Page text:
Rhubarb season is here!

As a child, I tried the raw stalks of the tart rhubarb plant on more than one occasion. Tart may be an understatement! It is easy to see why most of my favorite rhubarb recipes involve the addition of sugar. This perennial “pie plant” is actually a vegetable although most often treated as a fruit in desserts, sauces and jams. DSC_0468

We grow our own rhubarb, though it is also readily available in produce sections and farmers markets. You can easily dry, can or freeze the stalks to enjoy in the off-season but each spring I eagerly await the first, fresh picking and always have a stash of recipes waiting. So far, this year, I have baked a batch of rhubarb blueberry muffins (the mix of sweet and tart was very good), combined with strawberries for jam, made into an upside down cake and whipped up one of our favorite, nutty crisps.

The rhubarb season usually runs from May through June depending upon where you live. Grow your own or find some at the market, but give this tart treat a try!

Our favorite rhubarb crisp:

Rhubarb Filling

• 4 cups chopped fresh or frozen (thawed) rhubarb
• 1 cup sugar
• 2 tablespoons cornstarch
• 1 cup water
• 1 teaspoon vanilla.

Place rhubarb in an 8×8 pan or divide between 6 ramekins. Mix together sugar and cornstarch in a small saucepan, stir in water. Bring to a boil. Remove from heat and stir in vanilla. Pour over rhubarb.


Crisp topping

• ½ cup flour
• 12 cup rolled oats
• ½ cup brown sugar, packed
• 1 teaspoon cinnamon
• Pinch salt
• ½ cup chopped walnuts
• 5 tablespoons butter, melted

Mix together flour, oats, sugar, cinnamon, salt and walnuts. Stir in melted butter until evenly distributed. Crumble over filling. (I found, for us, that I use a little less than the entire batch of topping). Bake at 350 degrees F for 45 minutes or until rhubarb is cooked through and filling is bubbly. We like to serve cooled, but warm, and top with a scoop of ice cream. The leftovers are easily warmed in the microwave for a fresh from the oven treat.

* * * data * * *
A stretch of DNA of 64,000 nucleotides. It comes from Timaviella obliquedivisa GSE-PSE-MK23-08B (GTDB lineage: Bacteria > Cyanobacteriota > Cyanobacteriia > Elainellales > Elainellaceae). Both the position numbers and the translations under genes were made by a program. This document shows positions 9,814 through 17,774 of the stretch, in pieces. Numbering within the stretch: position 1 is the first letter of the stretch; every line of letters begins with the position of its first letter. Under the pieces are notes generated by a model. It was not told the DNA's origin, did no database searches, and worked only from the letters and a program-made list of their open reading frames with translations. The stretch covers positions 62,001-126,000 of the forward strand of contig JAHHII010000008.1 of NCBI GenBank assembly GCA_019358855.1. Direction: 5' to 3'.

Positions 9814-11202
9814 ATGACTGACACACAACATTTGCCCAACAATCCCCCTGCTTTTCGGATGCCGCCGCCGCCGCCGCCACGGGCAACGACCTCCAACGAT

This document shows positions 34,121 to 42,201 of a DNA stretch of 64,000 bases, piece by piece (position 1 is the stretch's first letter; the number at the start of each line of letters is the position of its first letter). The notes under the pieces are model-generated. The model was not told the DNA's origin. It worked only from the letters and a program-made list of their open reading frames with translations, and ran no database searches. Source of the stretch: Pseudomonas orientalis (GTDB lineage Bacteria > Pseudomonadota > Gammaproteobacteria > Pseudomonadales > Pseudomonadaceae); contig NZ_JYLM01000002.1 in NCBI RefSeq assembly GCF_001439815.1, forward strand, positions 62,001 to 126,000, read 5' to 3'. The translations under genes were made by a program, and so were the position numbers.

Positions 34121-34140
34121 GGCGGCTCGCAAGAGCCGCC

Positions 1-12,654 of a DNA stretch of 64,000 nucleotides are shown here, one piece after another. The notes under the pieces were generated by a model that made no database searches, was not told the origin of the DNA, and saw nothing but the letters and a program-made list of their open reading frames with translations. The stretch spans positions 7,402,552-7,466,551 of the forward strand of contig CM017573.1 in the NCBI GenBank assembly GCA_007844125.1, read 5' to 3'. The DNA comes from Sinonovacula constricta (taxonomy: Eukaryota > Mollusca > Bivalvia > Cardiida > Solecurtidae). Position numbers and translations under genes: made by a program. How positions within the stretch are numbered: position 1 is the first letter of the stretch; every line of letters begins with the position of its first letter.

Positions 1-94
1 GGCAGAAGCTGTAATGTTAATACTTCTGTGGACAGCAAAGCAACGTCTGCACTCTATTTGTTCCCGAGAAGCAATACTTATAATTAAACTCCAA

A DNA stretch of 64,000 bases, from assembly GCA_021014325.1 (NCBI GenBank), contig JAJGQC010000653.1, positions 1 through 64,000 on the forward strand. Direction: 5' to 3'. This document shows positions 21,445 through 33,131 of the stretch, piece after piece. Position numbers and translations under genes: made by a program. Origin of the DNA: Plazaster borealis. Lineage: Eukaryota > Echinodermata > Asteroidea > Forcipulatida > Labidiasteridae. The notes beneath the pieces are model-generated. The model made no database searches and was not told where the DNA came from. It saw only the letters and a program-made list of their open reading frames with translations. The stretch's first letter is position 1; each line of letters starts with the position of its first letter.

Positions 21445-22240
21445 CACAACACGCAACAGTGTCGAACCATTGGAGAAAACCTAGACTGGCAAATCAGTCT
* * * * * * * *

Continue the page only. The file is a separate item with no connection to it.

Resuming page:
rhubarb crisp

Recipe from: KitchenSimplicity.com
Post Author: Mindy

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  1. says

    That looks so delicious, Mindy! You’ve got to start sharing more of your recipes and all your secrets to your gardening success.

  2. says

    A note about the delicious filling: I’ve made this type of tart on several occasions and each time some of the liquid leaks out of the crust. I’ve found this to be normal with free-form fruit-filled tarts. The tart is baked on a piece of parchment paper, so the cleanup is pretty minimal. But I wanted to find a way to reduce the leakage. I ended up macerating the strawberries and rhubarb in a little sugar first. Macerating sweetens up the fruit and draws out some of the moisture. So I ended up draining the syrupy liquid that formed, then added back more sugar plus cornstarch. There was still a little leakage, but not as much this time. I was pleased with the end result!